The speculation surrounding what will happen once Britain is finally free from a member of the European Union is beginning to become clearer, although something that has yet to be clarified is exactly how our departure will be affecting travel. In the next two years, we will be faced with negotiating the terms of our departure and this is what has spurred the debate when it comes to the free movement of travel for EU citizens. So many of us have taken our privilege of being able to travel though Europe freely and abuse the process, perhaps taking for granted how important this ability really was. For those of you who are still unsure of what Brexit will mean for us Brits with regards to our ability to travel throughout Europe, this is what we know so far…
What happens about delayed flights?
At the moment, we are able to have access to high levels of compensation under EU laws so it seems probable that British airlines will fight to ensure that this protection is lessened once we have removed ourselves from the European Union. It is believed that as a result of us departing the EU we will find it more difficult to claim back compensation when it comes to cancelled or delayed flight services and may even have to attend court in another country in order to fight your case. Either way, the situation does not look favorable.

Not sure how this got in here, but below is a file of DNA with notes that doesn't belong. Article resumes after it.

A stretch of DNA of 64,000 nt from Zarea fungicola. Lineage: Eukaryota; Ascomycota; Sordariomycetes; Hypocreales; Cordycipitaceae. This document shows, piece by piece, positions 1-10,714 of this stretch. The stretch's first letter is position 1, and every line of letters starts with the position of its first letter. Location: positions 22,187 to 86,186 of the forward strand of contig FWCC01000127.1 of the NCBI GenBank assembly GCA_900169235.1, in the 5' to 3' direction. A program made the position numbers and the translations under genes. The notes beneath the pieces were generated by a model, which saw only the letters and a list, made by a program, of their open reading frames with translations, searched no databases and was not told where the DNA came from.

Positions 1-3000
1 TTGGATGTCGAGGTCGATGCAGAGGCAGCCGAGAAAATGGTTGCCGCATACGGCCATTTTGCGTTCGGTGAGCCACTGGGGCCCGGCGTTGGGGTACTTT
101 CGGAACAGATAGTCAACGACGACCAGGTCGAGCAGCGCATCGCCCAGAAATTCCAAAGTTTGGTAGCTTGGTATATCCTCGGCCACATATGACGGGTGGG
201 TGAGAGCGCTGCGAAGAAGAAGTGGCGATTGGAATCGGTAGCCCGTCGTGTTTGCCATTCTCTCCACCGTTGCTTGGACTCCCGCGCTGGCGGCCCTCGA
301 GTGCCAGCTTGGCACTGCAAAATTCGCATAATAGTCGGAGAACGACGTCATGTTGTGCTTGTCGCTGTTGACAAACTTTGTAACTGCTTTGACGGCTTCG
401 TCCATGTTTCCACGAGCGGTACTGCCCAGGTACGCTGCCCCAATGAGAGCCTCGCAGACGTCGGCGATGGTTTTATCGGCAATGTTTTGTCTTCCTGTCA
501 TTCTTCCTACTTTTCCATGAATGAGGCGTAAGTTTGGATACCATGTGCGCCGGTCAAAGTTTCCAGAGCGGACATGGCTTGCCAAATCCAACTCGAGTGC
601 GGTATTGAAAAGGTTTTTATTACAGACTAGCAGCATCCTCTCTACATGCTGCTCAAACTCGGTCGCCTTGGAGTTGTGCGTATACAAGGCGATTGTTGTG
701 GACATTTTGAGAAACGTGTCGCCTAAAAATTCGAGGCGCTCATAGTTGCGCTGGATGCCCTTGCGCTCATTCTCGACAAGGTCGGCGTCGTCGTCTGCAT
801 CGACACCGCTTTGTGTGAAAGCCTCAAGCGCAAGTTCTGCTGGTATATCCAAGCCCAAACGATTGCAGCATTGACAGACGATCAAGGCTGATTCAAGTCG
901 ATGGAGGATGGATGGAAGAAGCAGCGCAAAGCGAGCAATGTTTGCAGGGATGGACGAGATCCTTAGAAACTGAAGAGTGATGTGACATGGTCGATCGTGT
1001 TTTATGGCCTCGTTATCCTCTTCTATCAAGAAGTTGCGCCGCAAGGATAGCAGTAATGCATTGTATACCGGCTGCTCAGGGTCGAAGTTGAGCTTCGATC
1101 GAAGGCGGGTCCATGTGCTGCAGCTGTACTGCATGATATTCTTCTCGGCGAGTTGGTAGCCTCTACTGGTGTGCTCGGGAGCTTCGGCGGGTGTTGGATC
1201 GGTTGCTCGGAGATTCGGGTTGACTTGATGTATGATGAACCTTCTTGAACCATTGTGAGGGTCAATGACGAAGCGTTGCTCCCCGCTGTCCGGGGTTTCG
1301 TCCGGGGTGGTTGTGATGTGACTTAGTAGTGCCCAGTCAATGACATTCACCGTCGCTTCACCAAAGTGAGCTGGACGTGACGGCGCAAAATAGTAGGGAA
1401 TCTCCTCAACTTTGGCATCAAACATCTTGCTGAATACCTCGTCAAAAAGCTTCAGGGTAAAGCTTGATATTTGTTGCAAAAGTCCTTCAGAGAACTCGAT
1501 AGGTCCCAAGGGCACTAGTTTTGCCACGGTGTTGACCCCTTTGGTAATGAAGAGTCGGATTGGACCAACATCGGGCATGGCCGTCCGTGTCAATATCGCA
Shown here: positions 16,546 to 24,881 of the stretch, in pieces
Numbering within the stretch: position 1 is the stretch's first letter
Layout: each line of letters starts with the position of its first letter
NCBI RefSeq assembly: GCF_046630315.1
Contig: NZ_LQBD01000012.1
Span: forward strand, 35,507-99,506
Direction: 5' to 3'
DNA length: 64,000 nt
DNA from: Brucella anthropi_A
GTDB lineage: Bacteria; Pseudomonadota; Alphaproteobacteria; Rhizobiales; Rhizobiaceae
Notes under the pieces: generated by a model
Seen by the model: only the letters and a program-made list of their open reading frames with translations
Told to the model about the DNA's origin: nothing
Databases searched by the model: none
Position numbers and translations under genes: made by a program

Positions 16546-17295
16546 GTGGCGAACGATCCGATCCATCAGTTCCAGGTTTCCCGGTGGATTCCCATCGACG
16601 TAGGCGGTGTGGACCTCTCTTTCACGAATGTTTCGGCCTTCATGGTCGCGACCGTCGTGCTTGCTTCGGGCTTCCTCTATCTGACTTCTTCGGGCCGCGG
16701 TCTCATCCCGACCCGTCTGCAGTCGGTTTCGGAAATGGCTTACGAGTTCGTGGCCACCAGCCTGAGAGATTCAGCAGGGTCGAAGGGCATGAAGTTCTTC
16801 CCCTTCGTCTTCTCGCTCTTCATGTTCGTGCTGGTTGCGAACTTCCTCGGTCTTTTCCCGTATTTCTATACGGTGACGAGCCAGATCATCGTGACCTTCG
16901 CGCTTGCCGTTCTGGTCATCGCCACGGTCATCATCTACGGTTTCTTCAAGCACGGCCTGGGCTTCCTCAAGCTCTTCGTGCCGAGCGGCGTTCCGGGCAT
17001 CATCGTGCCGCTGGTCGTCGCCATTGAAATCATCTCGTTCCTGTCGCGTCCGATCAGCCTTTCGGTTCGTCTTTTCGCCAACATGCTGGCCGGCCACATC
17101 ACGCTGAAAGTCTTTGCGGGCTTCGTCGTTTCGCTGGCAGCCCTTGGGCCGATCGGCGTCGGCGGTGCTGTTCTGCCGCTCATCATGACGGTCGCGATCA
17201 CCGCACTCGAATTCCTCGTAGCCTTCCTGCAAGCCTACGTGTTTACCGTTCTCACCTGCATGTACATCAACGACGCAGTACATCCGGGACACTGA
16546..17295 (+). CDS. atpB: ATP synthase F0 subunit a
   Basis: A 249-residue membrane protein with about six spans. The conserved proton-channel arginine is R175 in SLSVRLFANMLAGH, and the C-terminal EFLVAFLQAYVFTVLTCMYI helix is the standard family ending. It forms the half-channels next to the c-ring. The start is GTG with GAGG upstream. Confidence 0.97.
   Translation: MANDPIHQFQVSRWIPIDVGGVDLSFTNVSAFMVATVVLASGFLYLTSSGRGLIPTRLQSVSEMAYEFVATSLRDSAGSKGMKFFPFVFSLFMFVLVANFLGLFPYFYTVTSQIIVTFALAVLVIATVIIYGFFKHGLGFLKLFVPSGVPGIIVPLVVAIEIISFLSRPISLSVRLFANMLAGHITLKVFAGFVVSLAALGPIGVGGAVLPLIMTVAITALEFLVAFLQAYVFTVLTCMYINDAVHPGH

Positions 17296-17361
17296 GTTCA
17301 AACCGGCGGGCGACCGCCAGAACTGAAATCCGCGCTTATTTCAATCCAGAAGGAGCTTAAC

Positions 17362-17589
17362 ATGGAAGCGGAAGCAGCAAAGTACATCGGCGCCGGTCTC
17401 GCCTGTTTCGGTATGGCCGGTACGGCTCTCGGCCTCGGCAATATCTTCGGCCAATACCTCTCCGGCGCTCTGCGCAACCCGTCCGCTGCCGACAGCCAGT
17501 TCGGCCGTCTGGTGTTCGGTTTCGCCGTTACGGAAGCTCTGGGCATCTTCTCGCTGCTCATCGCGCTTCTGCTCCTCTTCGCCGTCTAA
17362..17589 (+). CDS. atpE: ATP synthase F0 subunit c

What about health benefits?
The European Health Insurance Card is one which gives UK citizens free or reduced cost healthcare cover when travelling in any European Union countries (of which there are 27). This little card can work alongside your travel insurance and allow you to have access to healthcare when you need it. While the future of our EHIC card system is as yet undecided, it is still important that should you require a UK EHIC renewal, you apply for one as soon as possible. Regardless of what terms we negotiate the card will still be accepted for the next two years so do not miss your chance of acquiring healthcare during this period.
For the time being it appears that the conclusion when it comes to travelling to other EU nations once we have left will remain borderless in the sense that we will not require visas. However it does mean that we are likely to face longer queuing times at the airport and will have to go through to passport control when we first enter the country.
The cost of travel
Now that we have chosen to leave the EU, airlines will need to meet new air service agreements is the likes of BA or EasyJet are to carry on flying in and around Europe as they were prior to this. However, the negotiations that will be taking place that will impact on the price of air travel are set to be an important talking point. It is not yet clear how Brexit will impact the price of air fare, but it may well increase.